Other chapters will frustrate readers familiar with the subject matter. One on oil traders focuses not on the companies that operate deep in the shadows, but on Glencore, which went public in 2011, opening its books in the process. This allows Silverstein to synthesise much older reporting on Marc Rich, the company's founder, and his many nefarious dealings. But other shots miss their target.

He cites Trafigura for selling oil to Syria, for example, when the practice was legal. Nor was Vitol 'secretly' selling oil to Libya's rebels during the civil war. (Petroleum Economist reported on it at the time.) Unless the global economy is to stop dealing altogether with corrupt countries like mineral-rich Congo, meanwhile, traders will have to maintain contacts with them.

Silverstein is right to say that the trading industry remains 'one of the world's most opaque, secretive, corrupt - and globally consequential - industries'.

But many of the darker arts of the trading world have been made more difficult thanks to anti-bribery and corruption laws in the US and EU. It is frustrating that Silverstein chose Glencore as his main target, too. It leaves many of the smaller firms beyond his gaze.

Two other Silverstein targets are Bretton Sciaroni and Neil Bush. Sciaroni is a former official from the Ronald Reagan administration who, after involvement in the Iran-Contra affair, washed up in Cambodia. Silverstein describes him as a 'gatekeeper' for the country's unpleasant rulers, who eases passage for foreign investors.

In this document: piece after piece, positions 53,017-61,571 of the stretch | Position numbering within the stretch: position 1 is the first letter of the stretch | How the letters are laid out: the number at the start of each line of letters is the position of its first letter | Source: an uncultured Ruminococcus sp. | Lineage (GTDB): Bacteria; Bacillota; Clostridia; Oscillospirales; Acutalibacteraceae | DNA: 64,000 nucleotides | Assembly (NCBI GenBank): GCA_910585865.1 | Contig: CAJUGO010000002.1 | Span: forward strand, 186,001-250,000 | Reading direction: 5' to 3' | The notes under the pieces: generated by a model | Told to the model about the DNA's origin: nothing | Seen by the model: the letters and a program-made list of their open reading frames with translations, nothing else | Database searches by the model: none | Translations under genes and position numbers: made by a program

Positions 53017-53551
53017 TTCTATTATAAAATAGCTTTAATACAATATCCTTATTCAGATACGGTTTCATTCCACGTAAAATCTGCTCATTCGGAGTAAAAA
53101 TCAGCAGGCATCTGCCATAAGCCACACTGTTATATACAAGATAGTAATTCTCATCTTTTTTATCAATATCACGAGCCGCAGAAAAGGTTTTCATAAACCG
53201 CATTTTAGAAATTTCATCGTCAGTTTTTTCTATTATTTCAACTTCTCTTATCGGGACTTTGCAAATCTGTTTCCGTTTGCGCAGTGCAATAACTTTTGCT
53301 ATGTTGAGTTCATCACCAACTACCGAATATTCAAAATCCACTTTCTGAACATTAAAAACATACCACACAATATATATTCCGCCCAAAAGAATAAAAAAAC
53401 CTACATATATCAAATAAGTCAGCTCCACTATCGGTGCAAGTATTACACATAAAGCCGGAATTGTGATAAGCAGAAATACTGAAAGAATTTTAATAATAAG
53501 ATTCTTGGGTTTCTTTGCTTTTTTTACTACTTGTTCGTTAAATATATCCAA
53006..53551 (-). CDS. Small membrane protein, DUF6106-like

But it's hard to make a case that Sciaroni is a major figure in the secret world of oil, given Cambodia's peripheral place in it. The same can be said of Bush, son of one president and brother of another. Neil Bush's greatest talent, to judge from the chapter on him, is to make George W look like the brother with brains and business acumen.

Silverstein's account of Neil, which lists his many failures to deploy family connections for profit, is funny. It tells the reader something of Texas's old boy network (and its limitations) - but not much about how the real world of big oil operates.

A chapter on the industry's manipulation of Louisiana politics, however, is another story - and a depressing one. The political history of the state is notorious and Silverstein's account of the environmental degradation wrought by lobbyists, all-too-light regulation, and ineffectual politicians is excellent.

The only opposition to all, Silverstein shows, comes from ambulance-chasing trial lawyers and their class actions: a sorry state. Corporations, writes Silverstein, "have so much power at the state and federal level that trial lawyers, whatever their personal and collective flaws, are the only force left in America to challenge and hold them accountable".

Also in this section
Is the oil market facing a supply crunch?
8 October 2018
Market forces, Trump's tweets and the latest Opec+ agreement have helped shape global supply in recent months
Opec's next balancing act
18 September 2018
The oil market is at a crux point as bullish and bearish forces battle to set the tone
Trade war spills over
7 August 2018
US-China tensions likely to prompt shift in crude, LNG flows